5 Everyday Products You Didn’t Know Had Pesticides
You thought pesticides were something sprayed on your lawn to annihilate weeds, but it may also show up in things you use everyday, like cleaners, antibacterial products, and even the shoes you’re wearing now. “They’re used to extend shelf life and kill critters that may harm us,” says Ann Blake, Ph.D., founder of Environmental & Public Health Consulting.
The downside? “Overuse of these ingredients can promote drug resistant superbugs,” says Blake. Meaning bacteria adapt, survive, and spread even when you treat them with drugs. Antibiotics may not even work when you get sick and need them the most. While you know to go organic to avoid pesiticides in your food, read on for where to uncover these five sly sources.Antibacterial hand soap: It contains an antimicrobial pesticide known as triclosan, which works by killing bacteria. However, it destroys both the bad and—potentially protective—good bacteria present on your hands, says Blake. What’s more, triclosan can be aborbed by your body through the skin and has been linked to endocrine disruption as well as antibiotic resistance. It’s so pervasive that in a 2014 study, researchers found it inside peoples’ nasal passages where it encourages the growth of Staphylococcus aureus bacteria, making you more prone to infection.
Plus, research in the journal Clinical Infectious Diseases found that the ingredient is no more effective than regular soap and hot water for cleaning hands. In a bind? Use an alcohol-based sanitizer. And keep an eye out for triclosan on ingredient lists as it’s not only in antibacterial soap. You can also find it in your toothpaste (particularly Colgate Total), acne treatment products, deodorant, and shave gels.
Cutting boards and food storage containers: Plastic products are often treated with, you guessed it, triclosan. Because items like these don’t have to list their ingredients, it can be harder to tell what’s in them—so you really can’t be sure. Look for claims like “keeps food fresher” as one clue that it's antibacterial, says Rebecca Sutton, Ph.D., senior scientist at the San Francisco Estuary Institute.
Because of the prevalence of triclosan—and so many of the products you use are plastic—it’s been found in the urine of 75 percent of people tested in research by the Centers for Disease Control. (The EPA is currently reviewing the true safety of triclosan.) Until then, go for wooden cutting boards to prep your food in the kitchen, which research shows are more sanitary and easier-to-clean than plastic anyway. Then, stash leftovers in glassware.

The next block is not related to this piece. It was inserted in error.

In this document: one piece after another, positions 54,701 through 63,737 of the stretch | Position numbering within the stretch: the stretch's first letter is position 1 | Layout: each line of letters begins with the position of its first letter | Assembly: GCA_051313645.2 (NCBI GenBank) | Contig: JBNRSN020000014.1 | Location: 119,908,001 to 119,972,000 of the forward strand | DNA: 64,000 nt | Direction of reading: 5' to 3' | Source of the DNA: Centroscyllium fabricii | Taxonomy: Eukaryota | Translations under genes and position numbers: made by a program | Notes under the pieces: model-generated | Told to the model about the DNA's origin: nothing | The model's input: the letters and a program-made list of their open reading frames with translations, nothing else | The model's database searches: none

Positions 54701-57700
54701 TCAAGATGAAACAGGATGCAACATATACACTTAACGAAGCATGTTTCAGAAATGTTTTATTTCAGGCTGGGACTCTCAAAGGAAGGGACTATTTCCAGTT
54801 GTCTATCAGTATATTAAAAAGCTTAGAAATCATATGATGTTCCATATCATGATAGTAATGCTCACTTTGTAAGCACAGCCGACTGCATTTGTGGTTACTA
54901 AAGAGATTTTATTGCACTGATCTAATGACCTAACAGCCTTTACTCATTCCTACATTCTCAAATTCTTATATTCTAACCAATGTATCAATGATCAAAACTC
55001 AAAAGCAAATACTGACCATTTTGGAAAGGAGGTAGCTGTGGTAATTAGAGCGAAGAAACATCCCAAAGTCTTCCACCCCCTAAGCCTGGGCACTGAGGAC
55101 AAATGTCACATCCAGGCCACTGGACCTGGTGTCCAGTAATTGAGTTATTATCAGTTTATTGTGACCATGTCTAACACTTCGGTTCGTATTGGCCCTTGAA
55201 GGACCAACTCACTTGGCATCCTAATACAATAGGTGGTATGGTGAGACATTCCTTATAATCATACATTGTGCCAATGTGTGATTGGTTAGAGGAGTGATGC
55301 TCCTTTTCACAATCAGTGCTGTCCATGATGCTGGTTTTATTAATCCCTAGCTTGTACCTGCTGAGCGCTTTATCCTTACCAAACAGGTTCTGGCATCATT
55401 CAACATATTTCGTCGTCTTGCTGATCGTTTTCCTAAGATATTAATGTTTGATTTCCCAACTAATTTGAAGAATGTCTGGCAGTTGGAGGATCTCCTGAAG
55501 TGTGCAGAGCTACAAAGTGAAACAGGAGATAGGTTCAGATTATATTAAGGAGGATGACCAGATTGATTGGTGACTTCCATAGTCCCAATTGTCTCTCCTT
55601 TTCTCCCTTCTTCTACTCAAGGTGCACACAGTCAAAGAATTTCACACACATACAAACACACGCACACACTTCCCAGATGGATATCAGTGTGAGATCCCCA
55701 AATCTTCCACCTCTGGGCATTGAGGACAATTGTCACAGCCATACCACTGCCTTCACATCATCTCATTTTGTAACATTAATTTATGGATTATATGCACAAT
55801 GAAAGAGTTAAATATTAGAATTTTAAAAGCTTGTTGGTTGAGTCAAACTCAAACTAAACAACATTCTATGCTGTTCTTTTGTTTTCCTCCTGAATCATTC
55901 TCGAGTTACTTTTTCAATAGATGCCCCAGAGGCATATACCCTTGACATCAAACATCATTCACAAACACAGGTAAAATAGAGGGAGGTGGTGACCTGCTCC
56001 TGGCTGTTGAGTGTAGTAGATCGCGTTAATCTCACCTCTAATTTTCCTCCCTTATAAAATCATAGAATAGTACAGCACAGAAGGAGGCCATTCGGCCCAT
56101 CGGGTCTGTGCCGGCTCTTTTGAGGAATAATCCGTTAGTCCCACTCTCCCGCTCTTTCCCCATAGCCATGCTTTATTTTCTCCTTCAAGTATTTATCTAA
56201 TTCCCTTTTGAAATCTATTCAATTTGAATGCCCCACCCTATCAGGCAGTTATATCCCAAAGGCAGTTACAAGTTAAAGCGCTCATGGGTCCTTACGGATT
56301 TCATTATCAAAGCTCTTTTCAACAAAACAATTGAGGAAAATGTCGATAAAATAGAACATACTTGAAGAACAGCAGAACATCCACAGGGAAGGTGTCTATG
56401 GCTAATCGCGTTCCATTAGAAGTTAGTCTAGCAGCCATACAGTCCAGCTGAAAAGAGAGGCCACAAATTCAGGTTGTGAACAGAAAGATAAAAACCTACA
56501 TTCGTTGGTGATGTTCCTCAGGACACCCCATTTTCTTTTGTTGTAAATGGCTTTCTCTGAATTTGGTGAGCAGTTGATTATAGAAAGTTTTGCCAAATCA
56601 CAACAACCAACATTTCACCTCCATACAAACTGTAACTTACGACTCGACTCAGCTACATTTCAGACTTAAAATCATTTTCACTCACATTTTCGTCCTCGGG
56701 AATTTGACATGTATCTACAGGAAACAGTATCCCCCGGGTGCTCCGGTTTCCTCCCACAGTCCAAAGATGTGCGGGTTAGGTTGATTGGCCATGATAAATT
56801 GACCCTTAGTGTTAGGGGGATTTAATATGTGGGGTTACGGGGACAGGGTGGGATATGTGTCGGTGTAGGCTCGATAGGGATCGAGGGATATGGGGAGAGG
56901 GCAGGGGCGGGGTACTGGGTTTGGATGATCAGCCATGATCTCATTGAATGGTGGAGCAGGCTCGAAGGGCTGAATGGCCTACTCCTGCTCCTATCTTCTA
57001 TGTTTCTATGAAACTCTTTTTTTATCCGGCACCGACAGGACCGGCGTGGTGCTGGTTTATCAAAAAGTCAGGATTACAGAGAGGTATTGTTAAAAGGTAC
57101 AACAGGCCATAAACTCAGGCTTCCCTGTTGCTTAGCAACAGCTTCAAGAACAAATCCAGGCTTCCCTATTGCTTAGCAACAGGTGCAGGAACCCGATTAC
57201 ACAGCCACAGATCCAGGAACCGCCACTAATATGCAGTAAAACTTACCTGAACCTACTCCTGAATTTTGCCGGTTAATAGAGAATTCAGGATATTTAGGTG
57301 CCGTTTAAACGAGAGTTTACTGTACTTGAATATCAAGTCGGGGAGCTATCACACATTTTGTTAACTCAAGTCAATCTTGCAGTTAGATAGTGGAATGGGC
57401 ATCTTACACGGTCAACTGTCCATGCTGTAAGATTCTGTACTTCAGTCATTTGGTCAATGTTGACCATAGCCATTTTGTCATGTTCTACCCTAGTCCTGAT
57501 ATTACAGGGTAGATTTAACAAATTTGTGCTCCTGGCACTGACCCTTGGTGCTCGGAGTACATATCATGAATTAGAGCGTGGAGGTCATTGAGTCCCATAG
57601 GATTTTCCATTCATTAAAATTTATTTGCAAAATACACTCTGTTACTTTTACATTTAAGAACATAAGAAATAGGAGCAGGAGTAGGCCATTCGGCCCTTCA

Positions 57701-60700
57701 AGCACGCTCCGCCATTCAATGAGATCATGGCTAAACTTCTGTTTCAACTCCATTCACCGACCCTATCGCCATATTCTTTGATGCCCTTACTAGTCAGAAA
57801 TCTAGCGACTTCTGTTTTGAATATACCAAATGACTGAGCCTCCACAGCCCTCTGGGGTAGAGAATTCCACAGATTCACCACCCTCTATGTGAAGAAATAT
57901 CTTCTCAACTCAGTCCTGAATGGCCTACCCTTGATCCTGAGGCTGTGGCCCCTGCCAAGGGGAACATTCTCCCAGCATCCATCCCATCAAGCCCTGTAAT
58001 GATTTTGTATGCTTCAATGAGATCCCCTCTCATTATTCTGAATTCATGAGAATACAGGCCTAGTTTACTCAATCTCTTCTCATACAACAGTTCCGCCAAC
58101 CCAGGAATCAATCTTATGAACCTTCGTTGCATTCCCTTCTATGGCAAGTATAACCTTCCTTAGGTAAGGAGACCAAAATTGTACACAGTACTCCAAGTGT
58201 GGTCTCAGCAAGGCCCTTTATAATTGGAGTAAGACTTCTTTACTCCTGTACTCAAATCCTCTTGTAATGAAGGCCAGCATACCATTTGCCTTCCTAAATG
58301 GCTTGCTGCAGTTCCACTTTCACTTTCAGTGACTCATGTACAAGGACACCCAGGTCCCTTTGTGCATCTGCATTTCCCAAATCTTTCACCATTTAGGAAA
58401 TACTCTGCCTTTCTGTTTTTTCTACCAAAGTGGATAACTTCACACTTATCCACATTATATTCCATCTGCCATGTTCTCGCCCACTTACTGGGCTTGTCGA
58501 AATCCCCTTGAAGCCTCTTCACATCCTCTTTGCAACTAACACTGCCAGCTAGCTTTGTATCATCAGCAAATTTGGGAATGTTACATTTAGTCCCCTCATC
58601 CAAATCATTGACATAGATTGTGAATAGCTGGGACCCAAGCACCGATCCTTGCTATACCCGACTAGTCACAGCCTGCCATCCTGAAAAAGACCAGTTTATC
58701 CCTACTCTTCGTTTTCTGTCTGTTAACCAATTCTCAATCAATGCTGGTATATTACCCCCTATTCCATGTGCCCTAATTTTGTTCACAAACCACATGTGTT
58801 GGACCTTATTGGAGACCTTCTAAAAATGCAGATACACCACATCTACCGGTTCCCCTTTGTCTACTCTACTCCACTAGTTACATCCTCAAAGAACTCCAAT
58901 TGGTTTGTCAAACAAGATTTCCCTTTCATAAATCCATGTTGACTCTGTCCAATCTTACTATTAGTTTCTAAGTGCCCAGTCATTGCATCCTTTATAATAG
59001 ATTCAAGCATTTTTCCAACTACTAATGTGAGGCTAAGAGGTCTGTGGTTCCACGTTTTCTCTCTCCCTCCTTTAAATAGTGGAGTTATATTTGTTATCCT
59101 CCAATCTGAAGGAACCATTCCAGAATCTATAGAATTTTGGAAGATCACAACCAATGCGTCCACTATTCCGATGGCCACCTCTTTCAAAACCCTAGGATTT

Household cleaning products: If it says it sanitizes, disinfects, or removes scum/biofilm, it’s got a pesticide. “It’s really hard to buy a cleaner that doesn’t contain a quat,” says Blake. That’s bacteria-killing chemical shorthand for this mouthful: quaternary ammonium compounds. Unfortunately, these may contribute to the development of asthma, particularly in people in the cleaning industry, says Sutton.
The alternative is simple. Things like soap, water, and hydrogen peroxide diluted with water work really well to clean, recommends Blake. Or, look up cleaning products on the Environmental Working Group’s guide to healthy cleaning, a database that Sutton helped create. One all-purpose cleaner that’s rated high: Dr. Bronner’s 18-in-1 Hemp Pure-Castille Soap (drbronner.com).
Workout gear: Nanosilver is a type of antibacterial in some exercise clothing, socks, and shoes. Unfortunately, you can’t be 100 percent sure if it’s in your stuff. Companies don’t have to say what’s in their product if they use vague terms like “fights odor” rather than “antibacterial.” The big risk is to the environment. “Every time you wash your clothing, some of the silver washes down the drain and can enter wastewater or sewage sludge where it’s toxic to aquatic life and the beneficial bacteria in soil,” says Sutton.
If you want to reduce exposure, avoid clothing labeled “anti-odor” or “antimicrobial.” And don’t worry about smelling bad. A new study in Applied and Environmental Microbiology found that synthetic fabrics—those most often used for workout apparel—actually smell worse than their cotton counterparts.
Dishtowels: On the label, some towels may include phrases like “specially treated for antimicrobial protection.” In that case, they may contain pesticides. You don’t have to buy any fancy brand. A regular dishtowel will work just fine. You’ll clean up your mess—and won’t be harmed in the process.